In Saigon, one of the first activities we participated in was a scavenger hunt with Vietnamese college students. We divided into smaller groups and were handed a list of places to go and items to pick up. We set off on the race, and my team consisted of three of us girls and the Vietnamese student. The student we were with insisted we call her Jane. We each asked her questions as we searched for these various places and items, and she was clearly into the actual scavenging as she had already planned a route for us to save time. We learned that Jane studies English, and and that she is not from a rural town a few hours from Saigon. In return, she asked us about our travels. She noted how different Saigon must be for us, how unused to the traffic we probably were, and how we must be enjoying this change of scenery. She also asked us how many countries we had each been to, and was amazed by our answers. She told us about her dream of travelling, and I remembered how students in Morocco – I went for Winter Study this year – had asked similar questions and reacted similarly to my response. That ‘tourist’ feeling hit me hard at that moment, and I kept thinking about the interaction throughout the trip. Since we were less concerned with finishing first, we stopped her to ask about propaganda posted around the city. She did her best to translate for us, although she did say that the Vietnamese on the posters had academic jargon that she did not completely understand. When we returned to the hotel, the rest of the students chatted with us until the dinner we had planned as a group. I casually mentioned to one of the girls that there were many fruits I hadn’t tried yet (or even heard of) and that I was looking forward to trying more. After this discussion, we quickly got ready and went to dinner with the students. I had forgotten about the conversation I had with the student about the fruit.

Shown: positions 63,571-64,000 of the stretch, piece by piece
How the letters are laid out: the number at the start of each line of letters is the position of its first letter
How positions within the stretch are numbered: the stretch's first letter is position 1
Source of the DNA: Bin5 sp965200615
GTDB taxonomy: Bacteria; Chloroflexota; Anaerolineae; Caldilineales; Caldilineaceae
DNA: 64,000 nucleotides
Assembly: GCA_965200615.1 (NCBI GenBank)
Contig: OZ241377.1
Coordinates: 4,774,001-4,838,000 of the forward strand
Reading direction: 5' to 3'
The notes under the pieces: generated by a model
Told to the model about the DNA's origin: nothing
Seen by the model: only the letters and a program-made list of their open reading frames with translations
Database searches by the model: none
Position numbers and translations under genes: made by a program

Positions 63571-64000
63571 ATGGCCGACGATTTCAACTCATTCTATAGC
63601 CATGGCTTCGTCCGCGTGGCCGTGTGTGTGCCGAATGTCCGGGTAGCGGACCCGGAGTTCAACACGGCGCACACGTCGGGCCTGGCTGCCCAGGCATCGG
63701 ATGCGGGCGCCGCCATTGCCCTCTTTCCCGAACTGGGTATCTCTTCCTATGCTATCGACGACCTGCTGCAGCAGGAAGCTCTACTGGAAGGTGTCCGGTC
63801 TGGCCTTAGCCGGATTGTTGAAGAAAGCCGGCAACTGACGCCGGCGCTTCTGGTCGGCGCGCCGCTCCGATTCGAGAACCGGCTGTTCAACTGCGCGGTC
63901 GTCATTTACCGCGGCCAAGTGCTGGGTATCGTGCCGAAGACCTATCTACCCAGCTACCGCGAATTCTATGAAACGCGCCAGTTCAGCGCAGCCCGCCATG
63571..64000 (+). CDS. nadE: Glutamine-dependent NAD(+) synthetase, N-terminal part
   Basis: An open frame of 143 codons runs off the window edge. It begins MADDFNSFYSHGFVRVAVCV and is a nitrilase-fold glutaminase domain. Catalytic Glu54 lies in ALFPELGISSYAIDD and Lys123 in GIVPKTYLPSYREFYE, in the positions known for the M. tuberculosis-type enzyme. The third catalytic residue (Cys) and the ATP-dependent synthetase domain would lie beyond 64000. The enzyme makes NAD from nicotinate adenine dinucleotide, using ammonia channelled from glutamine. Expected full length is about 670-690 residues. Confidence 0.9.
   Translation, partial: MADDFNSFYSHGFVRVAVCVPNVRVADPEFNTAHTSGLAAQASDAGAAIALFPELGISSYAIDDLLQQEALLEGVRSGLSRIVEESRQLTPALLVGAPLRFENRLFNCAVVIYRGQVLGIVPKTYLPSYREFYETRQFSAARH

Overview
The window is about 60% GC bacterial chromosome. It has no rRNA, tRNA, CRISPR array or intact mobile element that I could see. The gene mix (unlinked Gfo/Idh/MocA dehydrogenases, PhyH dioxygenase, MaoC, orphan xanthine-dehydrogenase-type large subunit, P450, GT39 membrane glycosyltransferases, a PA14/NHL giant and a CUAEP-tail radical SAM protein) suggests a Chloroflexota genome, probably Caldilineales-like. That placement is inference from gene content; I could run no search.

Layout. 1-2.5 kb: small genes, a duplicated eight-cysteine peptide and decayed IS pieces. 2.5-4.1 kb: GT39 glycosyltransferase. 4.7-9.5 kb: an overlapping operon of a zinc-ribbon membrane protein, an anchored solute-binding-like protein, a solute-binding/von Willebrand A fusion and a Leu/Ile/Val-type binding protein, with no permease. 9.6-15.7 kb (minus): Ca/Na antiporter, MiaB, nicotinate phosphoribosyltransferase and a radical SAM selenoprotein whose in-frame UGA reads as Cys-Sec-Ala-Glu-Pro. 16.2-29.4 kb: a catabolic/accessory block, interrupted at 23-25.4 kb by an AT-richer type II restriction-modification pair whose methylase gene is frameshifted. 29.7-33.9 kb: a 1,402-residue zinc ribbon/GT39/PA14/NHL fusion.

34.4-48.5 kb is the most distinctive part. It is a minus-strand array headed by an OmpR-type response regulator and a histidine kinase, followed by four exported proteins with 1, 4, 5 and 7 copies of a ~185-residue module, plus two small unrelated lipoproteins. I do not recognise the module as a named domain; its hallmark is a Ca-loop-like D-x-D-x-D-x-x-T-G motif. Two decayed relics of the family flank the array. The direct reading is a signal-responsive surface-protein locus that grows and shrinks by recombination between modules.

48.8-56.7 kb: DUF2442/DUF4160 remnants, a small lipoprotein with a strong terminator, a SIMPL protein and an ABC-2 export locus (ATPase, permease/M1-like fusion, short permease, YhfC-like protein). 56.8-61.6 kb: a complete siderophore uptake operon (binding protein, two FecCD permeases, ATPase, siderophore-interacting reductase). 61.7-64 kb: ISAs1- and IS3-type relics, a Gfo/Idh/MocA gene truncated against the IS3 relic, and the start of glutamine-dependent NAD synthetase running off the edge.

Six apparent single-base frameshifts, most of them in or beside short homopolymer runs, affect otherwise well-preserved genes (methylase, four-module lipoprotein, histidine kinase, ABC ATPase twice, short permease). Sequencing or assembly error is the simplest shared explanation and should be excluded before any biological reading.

This was the only time we met Jane. We met some of the other students twice more. One night, they – two girls and a boy – took us to Chinatown, but not before bringing me the fruit I had asked for! After exploring Chinatown and having dinner, they dropped us off at the hotel. I thought that would be the last time we would see them, but we had one more dinner together at a restaurant that had become one of our favorites in Saigon. At the end of the dinner, I did not expect them to be so upset at the thought of not seeing us again. They didn’t want to leave and started to get a little emotional. I think we were all touched, albeit surprised. I personally didn’t feel like I had contributed much to their lives; in fact, I felt that they had been so generous to us but as tourists, we couldn’t quite reciprocate. One of the girls continued to stay in touch with me throughout the trip, asking to hear updates and telling me how much she missed all of us. Though I appreciated this about her, it also felt out of place to me. I felt bad for thinking of myself as less close to her as she thought she was to me. But it also occurred to me that her, and my, feelings about this could be due to so many cultural, linguistic, and other factors. For me, meeting these students was an integral part of the trip precisely because it made me think about all these factors.
Of course, in re-telling this story I do not intend to make generalizations about Vietnamese students or even about the students we met specifically. My interactions with the students did, however, make me think about how they must have seen us, and also wonder about what my peers on the trip were thinking about these students and their feelings towards us. Now that we are back in America, I am still thinking about what these relationships mean and what a privilege it is to have traveled to a new country and been taken care of by these students who knew nothing about us. I am truly thankful for their hospitality, and still wrestling with understanding these stories that I have shared.